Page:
What does it take to get into the Rock & Roll Hall of Fame?

By mbrooks on October 16, 2019
CLEVELAND – MARCH 30: The Rock & Roll Hall of Fame is seen March 30, 2004 in Cleveland, Ohio. The Darkness is meeting with fans and signing their new CD “Permission To Land”. (Photo by Jason Nelson/Getty Images)

By Matthew Brooks

What does it take to get into the Rock & Roll Hall of Fame?

The foundation was formed in 1993. The first class was inducted in 1986.

On paper, the only requirement is 25 years passing since the release of an artist’s first record.

RockHall says that artists are chosen for “demonstrating unquestionable musical excellence and talent” and having a “significant impact on the development, evolution and preservation of rock & roll.”

From there, it gets less certain about what it really takes.

The nomination

The nomination process starts with three people. Nominations come from Hall of Fame founder Jann Wenner, its former director Suzan Evans, and writer Dave Marsh. Wenner is also the publisher of Rolling Stone magazine.

Without the opinion of these three, there really is no nomination.

The nomination leads to a vote among 500 music professionals. Among the voters are academics, critics, and producers.

Induction into the Hall requires a majority vote from the group. But not every band to receive 51% gets in.

The Hall only inducts the artists with the top votes.

Typically, only half-a-dozen are successful even though the nominees can number more than two-dozen.

The work may be as non-transparent as such a high-profile process can be.

Fans can vote as part of the process on RockHall. The Hall of Fame is not bound by the results of the fan vote.

The fan vote ends 11:59 p.m. EST on Jan. 10, 2020.

No Number Ones needed

Getting in to the Rock Hall does not require a minimum number of No. 1 hits, or even any top songs or albums.

Current nominee Motorhead has zero top-100 hits, according to Billboard.

The other nominees for the 2020 Rock Hall ceremony don’t have many No. 1 hits between them.

Whitney Houston, by far, has more No. 1s than any other current nominee. Houston has eleven No. 1 hits to her name. Her best known work is likely “I Will Always Love You” of 1992.

The Doobie Brothers have two No. 1 songs. “Black Water” and “What a Fool Believes,” reached the top in  1985 and 1989, respectively.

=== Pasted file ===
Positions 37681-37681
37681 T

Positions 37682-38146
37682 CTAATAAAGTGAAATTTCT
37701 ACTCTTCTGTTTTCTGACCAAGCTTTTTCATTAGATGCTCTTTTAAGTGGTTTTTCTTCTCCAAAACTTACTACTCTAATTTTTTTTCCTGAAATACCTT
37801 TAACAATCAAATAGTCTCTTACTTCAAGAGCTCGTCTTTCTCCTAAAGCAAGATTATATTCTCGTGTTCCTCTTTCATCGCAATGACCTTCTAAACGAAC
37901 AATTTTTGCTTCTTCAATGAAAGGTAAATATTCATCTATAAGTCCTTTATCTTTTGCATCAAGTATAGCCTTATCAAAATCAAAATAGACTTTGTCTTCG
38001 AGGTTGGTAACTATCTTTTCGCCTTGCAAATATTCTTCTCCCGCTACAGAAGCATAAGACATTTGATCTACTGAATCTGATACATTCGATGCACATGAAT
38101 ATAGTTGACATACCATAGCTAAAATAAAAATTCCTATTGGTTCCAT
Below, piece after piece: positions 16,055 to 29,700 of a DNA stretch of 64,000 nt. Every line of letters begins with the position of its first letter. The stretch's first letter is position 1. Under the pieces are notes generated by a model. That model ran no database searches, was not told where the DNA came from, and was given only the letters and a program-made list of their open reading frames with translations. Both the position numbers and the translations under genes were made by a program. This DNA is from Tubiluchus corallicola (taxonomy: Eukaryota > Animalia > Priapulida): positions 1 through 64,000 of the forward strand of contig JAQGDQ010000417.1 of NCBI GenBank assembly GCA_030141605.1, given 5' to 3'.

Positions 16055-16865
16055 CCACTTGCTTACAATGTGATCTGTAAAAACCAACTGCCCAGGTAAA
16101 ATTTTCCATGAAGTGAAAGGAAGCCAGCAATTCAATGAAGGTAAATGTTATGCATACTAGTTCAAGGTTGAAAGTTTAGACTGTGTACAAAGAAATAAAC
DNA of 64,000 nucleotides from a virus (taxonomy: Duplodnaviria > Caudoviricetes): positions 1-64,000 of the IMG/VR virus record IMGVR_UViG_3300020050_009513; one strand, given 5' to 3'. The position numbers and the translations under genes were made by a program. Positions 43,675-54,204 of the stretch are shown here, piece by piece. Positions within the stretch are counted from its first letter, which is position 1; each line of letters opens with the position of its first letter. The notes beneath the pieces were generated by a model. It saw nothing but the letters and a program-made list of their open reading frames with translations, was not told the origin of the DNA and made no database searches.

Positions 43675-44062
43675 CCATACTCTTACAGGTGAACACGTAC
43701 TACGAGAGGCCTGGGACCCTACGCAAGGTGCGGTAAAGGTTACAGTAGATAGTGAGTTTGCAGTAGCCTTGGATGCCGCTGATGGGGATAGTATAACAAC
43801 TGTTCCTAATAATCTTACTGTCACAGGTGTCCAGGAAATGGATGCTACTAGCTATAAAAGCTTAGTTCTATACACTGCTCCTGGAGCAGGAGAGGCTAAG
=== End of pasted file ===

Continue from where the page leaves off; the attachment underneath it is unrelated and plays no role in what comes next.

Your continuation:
Pat Benatar’s “Love Is a Battlefield’ and “We Belong,” hit No. 5 in 1983 and 1985, respectively

Dave Matthews Band topped out at No. 16 with “American Baby” in 2005.

Depeche Mode got to No. 8 with “Enjoy the Silence,” in 1990.

Judas Priest’s got its song, “You’ve Got Another Thing Comin,” to No. 67 in 1982.

Kraftwerk’s “Autobahn” topped out at No. 25 in 1975.

MC5, “Kick Out the Jams” just made it into the top 100, at No. 82 in 1969.

Nine Inch Nails almost got to the top 10 with “The Day the World Went Away” a No. 17 song in 1999.

The Notorious B.I.G. crafted two No. 1s, “Hypnotize” and “Mo Money Mo Problems” (featuring Puff Daddy & Ma$e), both in 1997.

Rufus featuring Chaka Khan created “Tell Me Something Good,” a No. 3 hit in 1974.

Todd Rundgren’s classic “Hello It’s Me,” was a No. 5 song in 1973.

Soundgarden’s “Black Hole Sun” went as high as No. 24 in 1994.

T. Rex got “Bang a Gong (Get It On)” to No. 10 in 1972.

Thin Lizzy’s classic “The Boys Are Back in Town” reached all the way to No. 12 in 1976.

“We’re not coming”

Bands have openly lobbied for a nomination to the Hall.

Other artists have gone out of their way to reject it.

The Sex Pistols received an induction to the Rock Hall thirteen years ago. The band’s acidic response to the honor lives on.

“We’re not coming and we’re not your monkeys,” the band wrote.

The Hall of Fame approved Guns N’ Roses for the Hall in 2012. In an open letter, Axl Rose wrote his disapproval with the foundation.

“I strongly request that I not be inducted in absentia and please know that no one is authorized nor may anyone be permitted to accept any induction for me or speak on my behalf. Neither former members, label representatives nor the Rock and Roll Hall of Fame should imply whether directly, indirectly or by omission that I am included in any purported induction of ‘Guns N’ Roses,'” Axl’s letter stated.

More recently, in 2018, Bruce Dickinson of Iron Maiden said the Hall of Fame “wouldn’t know rock ‘n’ roll if it hit them in the face.”

The Rock & Roll Hall of Fame is located in Cleveland, Ohio.

Cleveland is also the unofficial home of the phrase “rock n’ roll.” Cleveland radio disc jockey Alan Freed popularized the words in 1951.

For everyone else, getting into the Rock & Roll Hall of Fame is just $26 for general admission.

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